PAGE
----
I also function on a four-day work week. I spend my off-time with my wife and family, run errands and sometimes just do things I don’t usually do on my weekdays. By working on a four-day basis, I’m more efficient about what I want to achieve in my workweek. In my opinion, a five day week is not the most productive. You spend Monday acclimating back to professional realities, while Friday’s sent having one foot in the weekend.
As a serial entrepreneur, do you have any insights and recommendations for HR policies in a startup ventures?
The best appeal about startups should be the culture – the freedom that that corporate culture is all about. A startup needs to make a conscious effort to communicate its corporate culture out. This is not for the sake of sales and business, but for mindshare and employer branding. You want to be at the forefront of people’s minds when they’re seeking a job.
It’s not just for the young kids who want to dress down and be hip working for a startup, but older people as well. Young parents who are executives needing more time with their children, or those who need more work-life balance (e.g. ageing parent) and they’re more open to working for startups because it gives more flexibility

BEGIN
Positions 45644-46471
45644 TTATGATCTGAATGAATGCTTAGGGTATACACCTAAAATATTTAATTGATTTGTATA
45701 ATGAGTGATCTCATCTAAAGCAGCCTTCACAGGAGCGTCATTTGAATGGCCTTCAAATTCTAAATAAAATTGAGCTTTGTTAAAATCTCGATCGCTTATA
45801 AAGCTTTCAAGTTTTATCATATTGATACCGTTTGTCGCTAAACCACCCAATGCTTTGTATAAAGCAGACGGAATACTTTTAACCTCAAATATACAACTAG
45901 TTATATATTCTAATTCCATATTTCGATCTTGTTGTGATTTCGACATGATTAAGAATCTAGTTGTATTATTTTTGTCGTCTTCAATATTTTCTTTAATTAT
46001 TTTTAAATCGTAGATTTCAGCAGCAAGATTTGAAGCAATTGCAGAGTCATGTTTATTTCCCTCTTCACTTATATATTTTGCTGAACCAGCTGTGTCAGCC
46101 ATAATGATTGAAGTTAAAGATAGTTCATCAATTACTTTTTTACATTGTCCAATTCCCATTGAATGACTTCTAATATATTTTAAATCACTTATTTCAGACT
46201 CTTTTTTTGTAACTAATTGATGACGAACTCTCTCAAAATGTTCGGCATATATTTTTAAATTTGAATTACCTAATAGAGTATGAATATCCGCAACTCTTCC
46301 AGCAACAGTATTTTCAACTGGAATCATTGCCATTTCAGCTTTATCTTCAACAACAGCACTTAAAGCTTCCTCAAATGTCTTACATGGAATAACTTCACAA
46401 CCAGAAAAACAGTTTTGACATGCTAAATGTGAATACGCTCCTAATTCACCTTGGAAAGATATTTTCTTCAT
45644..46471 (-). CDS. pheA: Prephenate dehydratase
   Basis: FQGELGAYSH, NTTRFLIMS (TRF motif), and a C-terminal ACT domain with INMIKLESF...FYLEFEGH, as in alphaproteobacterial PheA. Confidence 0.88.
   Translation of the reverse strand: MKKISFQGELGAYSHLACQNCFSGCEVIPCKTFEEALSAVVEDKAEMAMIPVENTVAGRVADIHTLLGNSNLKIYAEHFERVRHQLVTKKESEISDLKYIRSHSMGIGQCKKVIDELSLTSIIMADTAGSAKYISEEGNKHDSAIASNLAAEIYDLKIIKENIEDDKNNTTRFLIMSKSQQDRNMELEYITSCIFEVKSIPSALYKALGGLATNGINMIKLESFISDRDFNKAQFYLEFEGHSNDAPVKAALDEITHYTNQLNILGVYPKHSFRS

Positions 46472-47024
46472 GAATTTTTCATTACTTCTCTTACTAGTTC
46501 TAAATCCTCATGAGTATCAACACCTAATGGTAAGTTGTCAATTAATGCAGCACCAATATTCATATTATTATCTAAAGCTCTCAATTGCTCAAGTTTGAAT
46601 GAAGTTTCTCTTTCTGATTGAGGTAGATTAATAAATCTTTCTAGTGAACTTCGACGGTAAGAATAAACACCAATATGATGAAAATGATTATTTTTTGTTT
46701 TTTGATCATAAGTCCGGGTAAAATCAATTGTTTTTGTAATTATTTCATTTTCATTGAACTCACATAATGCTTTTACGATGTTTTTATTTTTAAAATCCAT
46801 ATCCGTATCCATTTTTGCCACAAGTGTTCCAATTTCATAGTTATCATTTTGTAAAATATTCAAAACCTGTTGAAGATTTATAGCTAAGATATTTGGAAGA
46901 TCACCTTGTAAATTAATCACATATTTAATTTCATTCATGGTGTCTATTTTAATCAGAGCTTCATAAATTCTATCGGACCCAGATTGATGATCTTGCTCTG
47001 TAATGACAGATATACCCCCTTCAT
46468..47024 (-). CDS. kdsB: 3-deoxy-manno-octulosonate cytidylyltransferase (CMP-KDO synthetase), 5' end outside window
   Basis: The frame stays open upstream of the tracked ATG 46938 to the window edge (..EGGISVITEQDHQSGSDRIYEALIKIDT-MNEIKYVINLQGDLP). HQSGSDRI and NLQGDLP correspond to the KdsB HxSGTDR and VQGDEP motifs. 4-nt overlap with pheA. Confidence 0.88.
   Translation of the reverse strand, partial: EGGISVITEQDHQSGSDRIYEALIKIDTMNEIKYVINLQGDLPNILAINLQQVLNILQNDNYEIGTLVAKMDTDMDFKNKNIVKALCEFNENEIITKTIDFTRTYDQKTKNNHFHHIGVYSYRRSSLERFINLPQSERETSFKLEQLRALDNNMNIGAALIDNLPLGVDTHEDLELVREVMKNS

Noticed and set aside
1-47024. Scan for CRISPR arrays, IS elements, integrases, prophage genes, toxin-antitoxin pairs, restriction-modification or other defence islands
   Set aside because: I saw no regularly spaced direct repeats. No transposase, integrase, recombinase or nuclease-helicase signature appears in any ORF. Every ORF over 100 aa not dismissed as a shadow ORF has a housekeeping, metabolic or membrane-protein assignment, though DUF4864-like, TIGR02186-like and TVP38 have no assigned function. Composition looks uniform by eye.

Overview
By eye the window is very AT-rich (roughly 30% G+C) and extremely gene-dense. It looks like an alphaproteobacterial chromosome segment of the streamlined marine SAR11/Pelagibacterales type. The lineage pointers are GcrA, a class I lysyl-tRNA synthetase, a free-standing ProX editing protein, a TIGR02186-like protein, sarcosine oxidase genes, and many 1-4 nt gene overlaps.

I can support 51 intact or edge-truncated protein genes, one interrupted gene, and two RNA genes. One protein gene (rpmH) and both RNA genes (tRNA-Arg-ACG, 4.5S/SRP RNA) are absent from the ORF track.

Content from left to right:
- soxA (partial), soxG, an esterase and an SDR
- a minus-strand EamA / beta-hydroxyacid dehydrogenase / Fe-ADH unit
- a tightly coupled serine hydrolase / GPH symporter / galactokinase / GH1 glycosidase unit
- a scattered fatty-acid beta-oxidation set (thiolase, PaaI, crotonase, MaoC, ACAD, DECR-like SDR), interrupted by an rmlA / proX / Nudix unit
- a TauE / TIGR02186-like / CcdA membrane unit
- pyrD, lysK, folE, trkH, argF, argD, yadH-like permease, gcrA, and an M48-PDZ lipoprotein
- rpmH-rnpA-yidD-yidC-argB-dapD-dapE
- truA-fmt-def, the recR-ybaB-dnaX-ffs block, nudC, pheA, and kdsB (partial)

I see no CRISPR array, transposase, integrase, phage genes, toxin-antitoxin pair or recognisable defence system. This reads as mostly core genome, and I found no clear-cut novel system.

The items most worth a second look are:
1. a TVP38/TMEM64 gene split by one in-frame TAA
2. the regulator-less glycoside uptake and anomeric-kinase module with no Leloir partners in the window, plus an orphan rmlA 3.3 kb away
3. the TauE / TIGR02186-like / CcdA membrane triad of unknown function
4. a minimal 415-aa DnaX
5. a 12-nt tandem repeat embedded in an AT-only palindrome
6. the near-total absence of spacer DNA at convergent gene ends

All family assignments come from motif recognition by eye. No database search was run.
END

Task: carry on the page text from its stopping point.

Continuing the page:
And I think the focus of startups should also be the pursuit of a higher purpose, beyond economic returns. That’s what’ll appeal to more younger folks. Things like CSR projects or other purposeful projects that people can align themselves with increase the attractiveness of a company, rather than simply chasing after numbers.
What do you foresee as the general investment trends for the next few years?
The advent of crowdfunding is going to change things. Its only the beginning. As the crowd gets smarter, we’ll see things like fundraising syndicates (e.g. Angel List), which have not happened in Asia yet. The funding ecosystem will definitely evolve to a point where you don’t need to worry about funding but can focus on developing a good idea and building a good team to pursue that idea. Crowdfunding could be used as a fuel for driving growth and expansion in regional markets
Say I have a startup that wants to expand into Thailand. It’ll use crowdfunding to get initial adopter, using funds and a strategy specifically catering to their growth in the Thai market. Through that crowdfunding exercise, the startup ventures will have a method to achieve market testing and expansion concurrently.
With ACE being privatised, where do you see it going from now till 2017?
To be accurate, its not privatised but privately-led. We serve as guardians to the funding that’s been given, so that we can run the different programs. We are led by entrepreneurs who have achieved success in their own industries, so we can be quicker and more nimble to adjust to the needs of the ecosystem.